Drunkenness and disorderly conduct was a constant worry to the policemen of Denver in the late 1890s. The men, eager to spend their money, often became drunk and disorderly. In an effort to contain the offenders, the police devised a type of “holding pen” or “kiosk.” These were usually placed on street corners in high activity areas where a man (or woman) could be locked inside until the police returned with a wagon. Two men pose for the photograph. One seemingly inebriated man, his hat pulled askew -- the policeman holds a billy club.
The actual location of this photograph is unknown. The road is unpaved. A woman is walking on the sidewalk opposite wearing a long dress, and a dog runs lose in the center of the street."
Liz's 8th book, a sequel to her Essex-based historical thriller FORBIDDEN is in the last stages and hopefully will be published in the autumn.
|PC RICHARD GRAHAM KENT circa 1944|
Saturday, May 11, 2013
Wednesday, May 08, 2013
I ran into the Boston Public Garden, In downtown Boston, I walked toward the bombing site to pay witness in remembrance. On Boylston Street, trees were abloom with blossoms, branches outstretched as if to touch, white on white, the cumulus clouds above. Suddenly, I stopped. I couldn’t do it. I couldn’t walk to the spot of unspeakable tragedy.
Instead I turned into the Boston Public Garden where ethereal beauty tinted the world in pink, yellow, and green. The long tresses of weeping willows swayed in the breeze, a perfect frame to the American flags fluttering atop the Swan Boats just beyond. A German couple snapped photos of the smallest suspension bridge in the world. On the grass, folks talked, laughed, and sunned themselves.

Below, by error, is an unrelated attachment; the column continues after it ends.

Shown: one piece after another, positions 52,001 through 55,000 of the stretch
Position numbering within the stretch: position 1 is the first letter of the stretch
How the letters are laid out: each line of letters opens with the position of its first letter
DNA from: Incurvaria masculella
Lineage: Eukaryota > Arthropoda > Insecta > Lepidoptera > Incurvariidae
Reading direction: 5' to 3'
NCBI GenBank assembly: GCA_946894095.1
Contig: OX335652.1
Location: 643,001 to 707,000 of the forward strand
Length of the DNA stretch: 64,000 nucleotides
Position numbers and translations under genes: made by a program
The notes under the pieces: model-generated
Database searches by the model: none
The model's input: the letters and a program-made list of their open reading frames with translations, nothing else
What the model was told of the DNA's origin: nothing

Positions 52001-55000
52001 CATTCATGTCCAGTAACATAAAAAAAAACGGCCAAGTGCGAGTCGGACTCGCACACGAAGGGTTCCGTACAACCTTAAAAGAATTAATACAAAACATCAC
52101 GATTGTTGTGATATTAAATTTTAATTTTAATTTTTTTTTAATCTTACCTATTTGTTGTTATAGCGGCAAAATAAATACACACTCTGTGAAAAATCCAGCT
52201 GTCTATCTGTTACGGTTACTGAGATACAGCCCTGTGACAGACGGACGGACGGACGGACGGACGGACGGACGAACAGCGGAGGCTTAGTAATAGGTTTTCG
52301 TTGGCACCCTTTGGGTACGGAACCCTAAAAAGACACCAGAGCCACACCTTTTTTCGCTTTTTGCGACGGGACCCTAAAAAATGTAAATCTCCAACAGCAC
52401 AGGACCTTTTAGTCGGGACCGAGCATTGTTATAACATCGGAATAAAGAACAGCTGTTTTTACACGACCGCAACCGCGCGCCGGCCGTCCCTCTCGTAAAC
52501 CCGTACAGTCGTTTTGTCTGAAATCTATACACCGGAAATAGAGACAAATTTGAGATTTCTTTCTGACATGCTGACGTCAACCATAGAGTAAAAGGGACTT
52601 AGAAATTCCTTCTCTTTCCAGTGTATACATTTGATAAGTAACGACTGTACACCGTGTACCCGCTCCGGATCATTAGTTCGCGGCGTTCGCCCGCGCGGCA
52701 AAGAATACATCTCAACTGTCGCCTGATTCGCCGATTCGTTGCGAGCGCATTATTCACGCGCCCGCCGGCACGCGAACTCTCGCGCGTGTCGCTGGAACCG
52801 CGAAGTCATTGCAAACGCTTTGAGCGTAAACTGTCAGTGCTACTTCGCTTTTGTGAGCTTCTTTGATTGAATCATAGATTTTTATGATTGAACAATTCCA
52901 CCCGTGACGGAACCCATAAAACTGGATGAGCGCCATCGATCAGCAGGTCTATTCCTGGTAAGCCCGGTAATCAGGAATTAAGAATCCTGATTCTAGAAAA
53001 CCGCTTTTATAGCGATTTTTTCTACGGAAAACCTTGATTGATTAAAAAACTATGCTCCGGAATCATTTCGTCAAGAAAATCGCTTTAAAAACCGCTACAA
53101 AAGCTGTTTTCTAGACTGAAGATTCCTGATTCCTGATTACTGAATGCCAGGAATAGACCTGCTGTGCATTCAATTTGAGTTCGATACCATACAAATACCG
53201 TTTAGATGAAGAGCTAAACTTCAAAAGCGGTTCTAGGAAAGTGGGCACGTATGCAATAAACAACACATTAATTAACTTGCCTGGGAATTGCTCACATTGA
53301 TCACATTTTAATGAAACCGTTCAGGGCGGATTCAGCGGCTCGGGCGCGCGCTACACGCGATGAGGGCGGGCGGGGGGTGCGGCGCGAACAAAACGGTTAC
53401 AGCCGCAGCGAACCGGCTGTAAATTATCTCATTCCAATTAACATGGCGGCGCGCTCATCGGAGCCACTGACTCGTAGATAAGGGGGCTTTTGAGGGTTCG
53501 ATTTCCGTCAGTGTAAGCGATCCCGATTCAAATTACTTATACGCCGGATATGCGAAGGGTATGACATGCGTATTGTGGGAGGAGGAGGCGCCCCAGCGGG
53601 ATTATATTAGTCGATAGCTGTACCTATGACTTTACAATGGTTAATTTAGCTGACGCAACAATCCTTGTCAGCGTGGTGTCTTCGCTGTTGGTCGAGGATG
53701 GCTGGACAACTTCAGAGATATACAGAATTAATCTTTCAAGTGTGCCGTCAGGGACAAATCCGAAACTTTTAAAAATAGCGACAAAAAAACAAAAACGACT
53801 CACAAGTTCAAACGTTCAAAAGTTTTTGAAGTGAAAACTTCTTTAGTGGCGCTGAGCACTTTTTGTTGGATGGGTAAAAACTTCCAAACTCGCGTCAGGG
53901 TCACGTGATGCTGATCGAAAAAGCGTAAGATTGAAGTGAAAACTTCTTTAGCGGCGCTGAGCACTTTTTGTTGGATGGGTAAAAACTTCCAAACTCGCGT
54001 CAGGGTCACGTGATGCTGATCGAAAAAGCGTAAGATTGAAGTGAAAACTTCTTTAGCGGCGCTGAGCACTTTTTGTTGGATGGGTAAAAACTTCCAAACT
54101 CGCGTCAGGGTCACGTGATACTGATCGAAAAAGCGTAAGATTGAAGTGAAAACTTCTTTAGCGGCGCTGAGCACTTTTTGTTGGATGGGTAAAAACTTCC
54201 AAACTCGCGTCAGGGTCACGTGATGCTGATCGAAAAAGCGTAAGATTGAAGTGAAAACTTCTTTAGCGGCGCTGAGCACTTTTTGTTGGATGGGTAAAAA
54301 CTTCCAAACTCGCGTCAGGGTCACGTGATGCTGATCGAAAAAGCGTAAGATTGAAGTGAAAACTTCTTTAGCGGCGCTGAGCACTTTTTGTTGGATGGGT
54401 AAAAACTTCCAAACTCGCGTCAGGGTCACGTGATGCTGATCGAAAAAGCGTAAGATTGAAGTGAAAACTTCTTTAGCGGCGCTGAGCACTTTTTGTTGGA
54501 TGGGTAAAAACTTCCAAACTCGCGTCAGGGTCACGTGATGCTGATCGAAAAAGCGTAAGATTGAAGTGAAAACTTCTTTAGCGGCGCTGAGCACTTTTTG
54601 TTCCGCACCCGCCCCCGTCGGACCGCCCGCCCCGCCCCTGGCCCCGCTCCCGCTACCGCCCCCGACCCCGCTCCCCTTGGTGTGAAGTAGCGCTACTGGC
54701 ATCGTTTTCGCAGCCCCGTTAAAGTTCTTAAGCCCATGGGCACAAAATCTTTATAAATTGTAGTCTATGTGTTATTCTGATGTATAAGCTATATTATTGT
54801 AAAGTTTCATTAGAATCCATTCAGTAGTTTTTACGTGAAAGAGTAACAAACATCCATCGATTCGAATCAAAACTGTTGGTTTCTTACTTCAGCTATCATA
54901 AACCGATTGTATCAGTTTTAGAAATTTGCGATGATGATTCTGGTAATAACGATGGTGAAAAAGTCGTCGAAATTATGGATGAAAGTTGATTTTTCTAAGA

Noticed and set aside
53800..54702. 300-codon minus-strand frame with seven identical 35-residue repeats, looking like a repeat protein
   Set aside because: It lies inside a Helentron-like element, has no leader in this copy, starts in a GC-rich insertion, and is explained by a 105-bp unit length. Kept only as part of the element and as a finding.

On this achingly beautiful day, how can it be that just blocks away, the darkest violence took place? Yet now school children wore purple and green balloon hats, some jousting each other with inflatable swords. I felt tears coming on. I wanted to stay right here where all is beautiful and normal.
I bought a hot dog and sat down, feeling guilty about not reaching my destination. I was a coward, or maybe I’m in denial. What did it mean that happiness and gusto surrounded me while evidence of death and maiming was just blocks away?
Then I remembered years ago when David and I witnessed an 80-year-old man who died from a heart attack in a restaurant. He was celebrating his birthday with family, and we were at a nearby table having lunch with friends. Suddenly, there was panic, and then paramedics tried to revive him but failed. His body was wheeled away on a gurney to the horror of diners, a shocked hush everywhere.
About ten minutes later, activity picked up again. First there were murmurs, then the sound of forks on china, the clink of glasses, and finally, full blown conversations and laughter. I was shocked. Should we have all asked for checks, and filed out in funereal silence? I’m not sure but overhearing someone say, “Try the bread pudding, it’s to die for!” did not seem right. I said to my tablemates, “How insensitive! People can be so callous.”
Yet my husband had a very different take. David said, “The power of life is so strong, it just wants to go on.” All of us mulled this over quietly until our waiter broke in to say, “Now who had the tiramisu?” So here I was in the Boston Public Garden, guiltily eating a hot dog, and mindful of how fiercely we cling to life, resistant to changes forced upon us. Nearby a homeless man scatted to the rhythm of his clanking coin cup, “Anybody got change? Change, change, change!”
I know I am still processing mine.